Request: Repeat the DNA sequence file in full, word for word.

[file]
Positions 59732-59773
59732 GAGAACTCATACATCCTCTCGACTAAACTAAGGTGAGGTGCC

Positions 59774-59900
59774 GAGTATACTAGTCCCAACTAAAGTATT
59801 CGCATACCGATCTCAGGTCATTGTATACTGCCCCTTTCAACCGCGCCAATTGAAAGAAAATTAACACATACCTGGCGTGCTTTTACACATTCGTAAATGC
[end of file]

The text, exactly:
Positions 59732-59773
59732 GAGAACTCATACATCCTCTCGACTAAACTAAGGTGAGGTGCC

Positions 59774-59900
59774 GAGTATACTAGTCCCAACTAAAGTATT
59801 CGCATACCGATCTCAGGTCATTGTATACTGCCCCTTTCAACCGCGCCAATTGAAAGAAAATTAACACATACCTGGCGTGCTTTTACACATTCGTAAATGC